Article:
This Sunday evening, the run-of-the-mill set of Super Bowl ads will be interrupted by two presidential candidates. Former Mayor of New York City and entrepreneur Michael Bloomberg is spending $11 million to talk about gun violence, while President Donald Trump is spending the same amount to toot his own horn.
Politicized commercials aren’t a novelty. And the buzz around Super Bowl ads after-the-fact points to them being a fantastic medium for political advocacy. But only a certain type of these commercials fit into the context of a football game. Those in the stadium are focused on the entertainment value of this event and have certain expectations: they get to eat hot dogs, be riled up throughout the game and watch amusing ads.
What they will definitely not be expecting is a somber piece about gun violence and another instance of Trump celebrating his apparent achievements in office. Though they’re only a minute long, these ads will likely put a damper on the rest of the evening’s events.
But these commercials have far more important implications than their being mood killers. They are reflective of the times we’re in. Capitalism, as it is currently being operated, has allowed the wealthy to hoard the country’s wealth. With money comes power, especially in the political arena.
The only two presidential candidates who are putting out ads in the 2020 Super Bowl are also, not coincidentally, the only billionaires in the race. Bloomberg and Trump’s enormous financial resources provide them an opportunity to further their political campaigns during one of the most viewed events of the year. The playing field is not level — presidential candidate Andrew Yang didn’t even raise enough money to qualify for the last debate.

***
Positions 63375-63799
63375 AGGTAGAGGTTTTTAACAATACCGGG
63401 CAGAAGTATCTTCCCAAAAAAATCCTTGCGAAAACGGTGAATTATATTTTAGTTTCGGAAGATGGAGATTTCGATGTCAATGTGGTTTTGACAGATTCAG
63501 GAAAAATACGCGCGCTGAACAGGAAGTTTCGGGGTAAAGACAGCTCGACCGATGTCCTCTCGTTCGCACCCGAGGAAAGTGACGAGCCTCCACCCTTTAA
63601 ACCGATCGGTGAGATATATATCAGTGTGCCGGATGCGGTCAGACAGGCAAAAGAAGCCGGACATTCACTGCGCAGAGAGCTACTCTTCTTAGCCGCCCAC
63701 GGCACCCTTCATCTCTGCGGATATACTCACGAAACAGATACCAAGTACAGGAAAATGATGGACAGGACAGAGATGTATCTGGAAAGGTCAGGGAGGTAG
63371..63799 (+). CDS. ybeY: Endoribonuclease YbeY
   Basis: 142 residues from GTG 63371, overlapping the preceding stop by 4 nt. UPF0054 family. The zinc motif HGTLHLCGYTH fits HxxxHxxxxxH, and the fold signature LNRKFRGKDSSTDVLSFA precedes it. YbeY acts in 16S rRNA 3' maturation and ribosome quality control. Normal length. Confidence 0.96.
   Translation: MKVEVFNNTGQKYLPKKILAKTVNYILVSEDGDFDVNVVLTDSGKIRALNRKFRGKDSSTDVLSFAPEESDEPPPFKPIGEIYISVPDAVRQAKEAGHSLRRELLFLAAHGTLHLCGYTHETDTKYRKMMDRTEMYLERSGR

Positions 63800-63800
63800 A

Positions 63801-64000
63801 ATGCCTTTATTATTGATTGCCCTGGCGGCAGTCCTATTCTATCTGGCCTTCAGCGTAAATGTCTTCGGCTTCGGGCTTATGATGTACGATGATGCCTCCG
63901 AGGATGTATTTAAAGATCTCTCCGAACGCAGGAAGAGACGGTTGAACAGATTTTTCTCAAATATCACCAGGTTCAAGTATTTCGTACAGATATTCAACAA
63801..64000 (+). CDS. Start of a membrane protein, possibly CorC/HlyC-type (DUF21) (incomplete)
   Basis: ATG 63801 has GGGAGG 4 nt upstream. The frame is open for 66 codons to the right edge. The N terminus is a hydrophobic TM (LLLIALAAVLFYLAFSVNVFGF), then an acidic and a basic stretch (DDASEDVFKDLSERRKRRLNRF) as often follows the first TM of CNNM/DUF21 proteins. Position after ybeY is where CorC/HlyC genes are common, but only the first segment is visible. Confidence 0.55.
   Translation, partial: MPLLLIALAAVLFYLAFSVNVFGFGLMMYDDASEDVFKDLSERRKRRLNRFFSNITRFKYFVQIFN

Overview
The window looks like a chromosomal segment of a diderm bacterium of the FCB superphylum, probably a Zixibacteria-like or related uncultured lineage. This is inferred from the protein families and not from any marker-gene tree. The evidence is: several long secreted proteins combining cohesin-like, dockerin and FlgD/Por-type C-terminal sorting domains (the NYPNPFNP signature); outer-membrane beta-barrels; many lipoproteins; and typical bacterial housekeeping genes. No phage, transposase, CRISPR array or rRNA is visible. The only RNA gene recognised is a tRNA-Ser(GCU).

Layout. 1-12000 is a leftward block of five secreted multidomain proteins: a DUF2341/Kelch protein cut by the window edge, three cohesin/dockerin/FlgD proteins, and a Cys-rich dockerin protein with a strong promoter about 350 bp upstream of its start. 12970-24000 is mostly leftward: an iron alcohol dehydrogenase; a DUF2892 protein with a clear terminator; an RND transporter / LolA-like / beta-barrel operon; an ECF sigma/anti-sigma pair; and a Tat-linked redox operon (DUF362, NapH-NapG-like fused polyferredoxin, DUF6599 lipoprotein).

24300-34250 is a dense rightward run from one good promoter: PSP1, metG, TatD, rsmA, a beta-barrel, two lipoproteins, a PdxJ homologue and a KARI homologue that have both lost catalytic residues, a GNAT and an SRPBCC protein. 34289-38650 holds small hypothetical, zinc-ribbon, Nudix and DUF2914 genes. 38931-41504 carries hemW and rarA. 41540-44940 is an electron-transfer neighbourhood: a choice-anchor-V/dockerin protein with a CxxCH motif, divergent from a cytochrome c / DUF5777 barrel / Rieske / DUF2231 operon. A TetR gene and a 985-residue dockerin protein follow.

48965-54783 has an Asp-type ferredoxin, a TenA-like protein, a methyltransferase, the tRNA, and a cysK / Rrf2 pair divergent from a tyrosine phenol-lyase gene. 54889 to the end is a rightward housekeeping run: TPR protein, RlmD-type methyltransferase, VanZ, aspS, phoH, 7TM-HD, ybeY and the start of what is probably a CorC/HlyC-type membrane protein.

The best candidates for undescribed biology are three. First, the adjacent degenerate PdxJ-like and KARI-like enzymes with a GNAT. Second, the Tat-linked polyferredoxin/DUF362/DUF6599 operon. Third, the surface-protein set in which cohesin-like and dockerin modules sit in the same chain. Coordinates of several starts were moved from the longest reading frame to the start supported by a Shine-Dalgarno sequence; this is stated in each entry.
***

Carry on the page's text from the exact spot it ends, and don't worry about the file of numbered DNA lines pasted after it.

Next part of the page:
Bloomberg’s bit about gun control is not a sincere act of political advocacy. It is propaganda reliant on the exploitation of a supporter’s tragic life event to portray himself as a reliable proponent of gun control. The emphasis on his track record with guns instead of a subtle nod to his campaign is indubitable evidence.
And Trump is no better despite being the incumbent. While being embroiled in the impeachment proceedings, he isn’t taking advantage of this huge promotion to advance whatever integrity left his supporters believe in. Instead, he is putting on his usual show of reminding everyone how he did the bare minimum of keeping the economy alive after Obama’s efforts.
Trump says the best is yet to come. We’re looking forward to next year’s ads.